President Abd-Rabbu Mansour Hadi has warned Yemenis that their country might be heading toward civil war after the Shi’ite Muslim rebels took over the capital. This action has allowed the rebels to command terms to a weakened and fractured government.
“The painful bitterness of fighting among our people and the danger of entering into a civil war,” Hadi said in a speech to political and security chief about the fighting’s in Sanaa.
A war would probably pit the Houthi rebels against an alliance of Sunni Islamist and tribal interests united by a few top families and generals. Houthi rebels claim to represent the Zaydi Shi’ite sect or about 30 percent of Yemen’s 25 million people. The Houthis recently made a deal that will make them a part of the government. However, it is still unclear if that will satisfy their demands, or if it will instead encourage them to seek further power in the country.
Because of the fragmented political, tribal and sectarian scene, any new fightings could also lead to other rebel groups, including southern separatists, former leader Ali Abdullah Saleh and even al Qaeda taking advantage of the unclear situation in Yemen.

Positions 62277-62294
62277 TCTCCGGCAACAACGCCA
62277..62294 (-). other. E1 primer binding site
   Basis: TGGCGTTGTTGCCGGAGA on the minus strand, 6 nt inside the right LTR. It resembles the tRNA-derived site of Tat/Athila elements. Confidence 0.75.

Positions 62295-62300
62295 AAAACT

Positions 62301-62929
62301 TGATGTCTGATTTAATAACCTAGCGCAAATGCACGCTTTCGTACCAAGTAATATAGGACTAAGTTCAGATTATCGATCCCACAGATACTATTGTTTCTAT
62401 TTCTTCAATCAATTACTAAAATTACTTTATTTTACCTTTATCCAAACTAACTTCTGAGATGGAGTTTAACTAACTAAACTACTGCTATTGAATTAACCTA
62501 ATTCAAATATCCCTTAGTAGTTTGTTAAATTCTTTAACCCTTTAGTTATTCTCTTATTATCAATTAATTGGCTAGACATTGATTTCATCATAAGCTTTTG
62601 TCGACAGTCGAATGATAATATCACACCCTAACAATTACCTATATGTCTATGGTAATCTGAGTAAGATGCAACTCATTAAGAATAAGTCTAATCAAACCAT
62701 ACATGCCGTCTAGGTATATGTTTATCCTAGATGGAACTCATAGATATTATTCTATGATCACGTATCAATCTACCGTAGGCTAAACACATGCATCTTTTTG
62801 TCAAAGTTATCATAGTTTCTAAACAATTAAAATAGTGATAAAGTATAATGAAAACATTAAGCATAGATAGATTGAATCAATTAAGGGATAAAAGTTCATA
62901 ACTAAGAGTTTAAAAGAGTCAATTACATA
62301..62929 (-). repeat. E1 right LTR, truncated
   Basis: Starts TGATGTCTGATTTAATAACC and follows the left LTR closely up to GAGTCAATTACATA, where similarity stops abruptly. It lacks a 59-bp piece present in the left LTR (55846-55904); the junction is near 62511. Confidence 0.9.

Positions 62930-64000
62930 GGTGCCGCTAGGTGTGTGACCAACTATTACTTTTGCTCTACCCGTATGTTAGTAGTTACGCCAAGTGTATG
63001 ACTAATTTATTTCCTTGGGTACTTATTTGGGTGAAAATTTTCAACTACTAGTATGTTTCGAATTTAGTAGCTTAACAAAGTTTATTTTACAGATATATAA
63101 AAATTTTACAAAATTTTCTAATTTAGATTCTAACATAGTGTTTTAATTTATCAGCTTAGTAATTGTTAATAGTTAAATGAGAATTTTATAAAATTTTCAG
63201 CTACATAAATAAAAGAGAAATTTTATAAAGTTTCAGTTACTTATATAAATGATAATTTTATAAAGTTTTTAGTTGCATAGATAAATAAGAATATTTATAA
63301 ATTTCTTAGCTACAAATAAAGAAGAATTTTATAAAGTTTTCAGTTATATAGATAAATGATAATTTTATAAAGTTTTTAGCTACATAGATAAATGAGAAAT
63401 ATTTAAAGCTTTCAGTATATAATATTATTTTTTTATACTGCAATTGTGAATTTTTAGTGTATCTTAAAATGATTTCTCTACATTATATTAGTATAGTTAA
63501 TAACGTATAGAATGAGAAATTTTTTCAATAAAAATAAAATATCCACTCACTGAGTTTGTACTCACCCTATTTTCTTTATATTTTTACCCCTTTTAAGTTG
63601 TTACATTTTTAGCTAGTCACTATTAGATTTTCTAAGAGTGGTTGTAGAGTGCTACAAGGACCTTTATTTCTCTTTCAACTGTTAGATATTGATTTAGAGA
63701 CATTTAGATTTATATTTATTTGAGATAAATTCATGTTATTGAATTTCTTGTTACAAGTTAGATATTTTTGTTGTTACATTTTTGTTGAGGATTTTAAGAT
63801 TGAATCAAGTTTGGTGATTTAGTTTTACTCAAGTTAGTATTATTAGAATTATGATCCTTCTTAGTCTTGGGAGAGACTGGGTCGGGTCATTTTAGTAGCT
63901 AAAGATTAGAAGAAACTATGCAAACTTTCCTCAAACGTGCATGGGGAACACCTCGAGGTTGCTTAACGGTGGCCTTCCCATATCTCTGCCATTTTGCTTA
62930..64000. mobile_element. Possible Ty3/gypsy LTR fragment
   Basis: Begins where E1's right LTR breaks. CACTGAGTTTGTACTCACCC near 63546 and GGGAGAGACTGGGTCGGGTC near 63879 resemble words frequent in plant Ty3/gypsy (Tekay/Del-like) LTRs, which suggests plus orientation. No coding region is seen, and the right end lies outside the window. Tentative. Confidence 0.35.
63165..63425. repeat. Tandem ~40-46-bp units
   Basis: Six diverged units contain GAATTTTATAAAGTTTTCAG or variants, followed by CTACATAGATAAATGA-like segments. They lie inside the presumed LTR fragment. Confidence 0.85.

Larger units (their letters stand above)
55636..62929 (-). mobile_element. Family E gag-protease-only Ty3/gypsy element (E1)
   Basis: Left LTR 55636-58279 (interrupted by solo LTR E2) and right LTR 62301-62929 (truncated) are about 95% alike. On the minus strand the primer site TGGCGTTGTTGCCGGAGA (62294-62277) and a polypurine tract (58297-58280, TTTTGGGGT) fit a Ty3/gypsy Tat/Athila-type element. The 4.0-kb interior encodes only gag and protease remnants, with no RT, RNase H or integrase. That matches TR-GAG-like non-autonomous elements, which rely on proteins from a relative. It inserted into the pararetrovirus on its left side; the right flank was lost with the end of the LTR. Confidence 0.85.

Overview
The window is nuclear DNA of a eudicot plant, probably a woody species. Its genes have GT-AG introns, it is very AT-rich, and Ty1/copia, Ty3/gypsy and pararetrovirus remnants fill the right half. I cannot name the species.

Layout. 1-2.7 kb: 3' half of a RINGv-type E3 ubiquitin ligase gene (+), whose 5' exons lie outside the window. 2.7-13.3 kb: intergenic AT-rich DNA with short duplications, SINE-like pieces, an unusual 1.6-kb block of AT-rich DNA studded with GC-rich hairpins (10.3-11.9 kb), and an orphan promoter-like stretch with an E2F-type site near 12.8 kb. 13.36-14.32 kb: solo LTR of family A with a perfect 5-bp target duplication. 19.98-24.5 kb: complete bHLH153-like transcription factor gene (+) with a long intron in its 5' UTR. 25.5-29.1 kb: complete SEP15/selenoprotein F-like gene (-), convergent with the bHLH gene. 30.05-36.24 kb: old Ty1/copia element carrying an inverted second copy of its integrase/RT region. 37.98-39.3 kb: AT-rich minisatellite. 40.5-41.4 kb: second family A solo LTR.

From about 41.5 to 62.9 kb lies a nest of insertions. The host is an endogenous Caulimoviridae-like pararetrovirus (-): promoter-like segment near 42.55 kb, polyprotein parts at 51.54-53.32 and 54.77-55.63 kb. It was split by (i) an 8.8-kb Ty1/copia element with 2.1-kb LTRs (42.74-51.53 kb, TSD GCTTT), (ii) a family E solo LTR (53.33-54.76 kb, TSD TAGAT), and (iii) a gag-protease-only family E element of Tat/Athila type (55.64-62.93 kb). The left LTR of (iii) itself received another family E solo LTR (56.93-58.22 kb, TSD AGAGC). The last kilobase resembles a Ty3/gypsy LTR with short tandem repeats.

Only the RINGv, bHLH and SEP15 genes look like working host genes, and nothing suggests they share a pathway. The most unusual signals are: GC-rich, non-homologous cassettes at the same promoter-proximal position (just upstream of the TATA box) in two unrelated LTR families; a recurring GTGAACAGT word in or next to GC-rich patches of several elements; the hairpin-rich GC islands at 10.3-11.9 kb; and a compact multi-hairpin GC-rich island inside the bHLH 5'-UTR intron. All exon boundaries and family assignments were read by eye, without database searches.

An adviser to U.S. President Barack Obama on counterterrorism issues, Lisa Monaco, phoned Hadi to express Obama’s support for his leadership and condemnation of the Houthis.
“She urged all parties to pursue reconciliation and underscored the United States’ determination to designate individuals who threaten Yemen’s peace, stability, and security,” the White House said in a statement
The future of the country depends now very much on the Houthis’ next steps.
“Either they stick to the agreements and operate as a political movement, withdrawing from the city shortly,” said Yemeni analyst Hatem Bamehriz, “or they stay in Sanaa and from there enter into a civil war.”
The Houthis’ ties to the Middle East’s foremost Shi’ite power, Iran, have also prompted comparisons in neighboring Saudi Arabia between the rebel group and Lebanon’s Hezbollah. There is also a risk that Yemen, strategically located on major oil shipping routes and next to top Gulf crude exporters, could become a new front in a region-wide struggle between Shi’ite Iran and Sunni Saudi Arabia. What some additionally fear is that the primary rivalry between Tehran and Riyadh could make Yemen the arena for a new alternative struggle in their region-wide fight for power.
Originally posted by: Zawya